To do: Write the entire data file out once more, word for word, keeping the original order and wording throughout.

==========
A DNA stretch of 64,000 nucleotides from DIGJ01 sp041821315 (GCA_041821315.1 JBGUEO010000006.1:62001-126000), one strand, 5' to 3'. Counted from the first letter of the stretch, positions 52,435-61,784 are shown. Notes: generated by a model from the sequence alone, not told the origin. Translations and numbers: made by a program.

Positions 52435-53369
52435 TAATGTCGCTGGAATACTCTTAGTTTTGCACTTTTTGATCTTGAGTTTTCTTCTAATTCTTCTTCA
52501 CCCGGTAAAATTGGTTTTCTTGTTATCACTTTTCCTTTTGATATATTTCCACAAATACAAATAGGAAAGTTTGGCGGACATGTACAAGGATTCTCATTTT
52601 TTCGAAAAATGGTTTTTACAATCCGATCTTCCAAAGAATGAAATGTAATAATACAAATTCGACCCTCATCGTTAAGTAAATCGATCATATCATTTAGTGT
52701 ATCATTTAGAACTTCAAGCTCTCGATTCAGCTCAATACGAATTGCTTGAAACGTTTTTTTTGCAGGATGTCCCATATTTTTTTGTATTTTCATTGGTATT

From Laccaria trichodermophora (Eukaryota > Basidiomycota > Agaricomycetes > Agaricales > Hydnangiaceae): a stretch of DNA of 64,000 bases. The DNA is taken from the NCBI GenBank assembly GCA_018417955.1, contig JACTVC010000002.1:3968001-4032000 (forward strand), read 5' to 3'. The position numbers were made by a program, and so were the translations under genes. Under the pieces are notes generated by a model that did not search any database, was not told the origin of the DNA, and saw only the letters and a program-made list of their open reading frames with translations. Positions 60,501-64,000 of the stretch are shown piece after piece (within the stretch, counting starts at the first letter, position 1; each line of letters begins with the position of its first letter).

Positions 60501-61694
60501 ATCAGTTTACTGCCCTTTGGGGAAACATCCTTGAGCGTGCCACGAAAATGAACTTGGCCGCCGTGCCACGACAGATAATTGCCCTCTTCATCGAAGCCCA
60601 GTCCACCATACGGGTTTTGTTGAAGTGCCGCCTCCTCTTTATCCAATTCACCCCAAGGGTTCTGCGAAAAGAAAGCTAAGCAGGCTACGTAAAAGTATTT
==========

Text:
A DNA stretch of 64,000 nucleotides from DIGJ01 sp041821315 (GCA_041821315.1 JBGUEO010000006.1:62001-126000), one strand, 5' to 3'. Counted from the first letter of the stretch, positions 52,435-61,784 are shown. Notes: generated by a model from the sequence alone, not told the origin. Translations and numbers: made by a program.

Positions 52435-53369
52435 TAATGTCGCTGGAATACTCTTAGTTTTGCACTTTTTGATCTTGAGTTTTCTTCTAATTCTTCTTCA
52501 CCCGGTAAAATTGGTTTTCTTGTTATCACTTTTCCTTTTGATATATTTCCACAAATACAAATAGGAAAGTTTGGCGGACATGTACAAGGATTCTCATTTT
52601 TTCGAAAAATGGTTTTTACAATCCGATCTTCCAAAGAATGAAATGTAATAATACAAATTCGACCCTCATCGTTAAGTAAATCGATCATATCATTTAGTGT
52701 ATCATTTAGAACTTCAAGCTCTCGATTCAGCTCAATACGAATTGCTTGAAACGTTTTTTTTGCAGGATGTCCCATATTTTTTTGTATTTTCATTGGTATT

From Laccaria trichodermophora (Eukaryota > Basidiomycota > Agaricomycetes > Agaricales > Hydnangiaceae): a stretch of DNA of 64,000 bases. The DNA is taken from the NCBI GenBank assembly GCA_018417955.1, contig JACTVC010000002.1:3968001-4032000 (forward strand), read 5' to 3'. The position numbers were made by a program, and so were the translations under genes. Under the pieces are notes generated by a model that did not search any database, was not told the origin of the DNA, and saw only the letters and a program-made list of their open reading frames with translations. Positions 60,501-64,000 of the stretch are shown piece after piece (within the stretch, counting starts at the first letter, position 1; each line of letters begins with the position of its first letter).

Positions 60501-61694
60501 ATCAGTTTACTGCCCTTTGGGGAAACATCCTTGAGCGTGCCACGAAAATGAACTTGGCCGCCGTGCCACGACAGATAATTGCCCTCTTCATCGAAGCCCA
60601 GTCCACCATACGGGTTTTGTTGAAGTGCCGCCTCCTCTTTATCCAATTCACCCCAAGGGTTCTGCGAAAAGAAAGCTAAGCAGGCTACGTAAAAGTATTT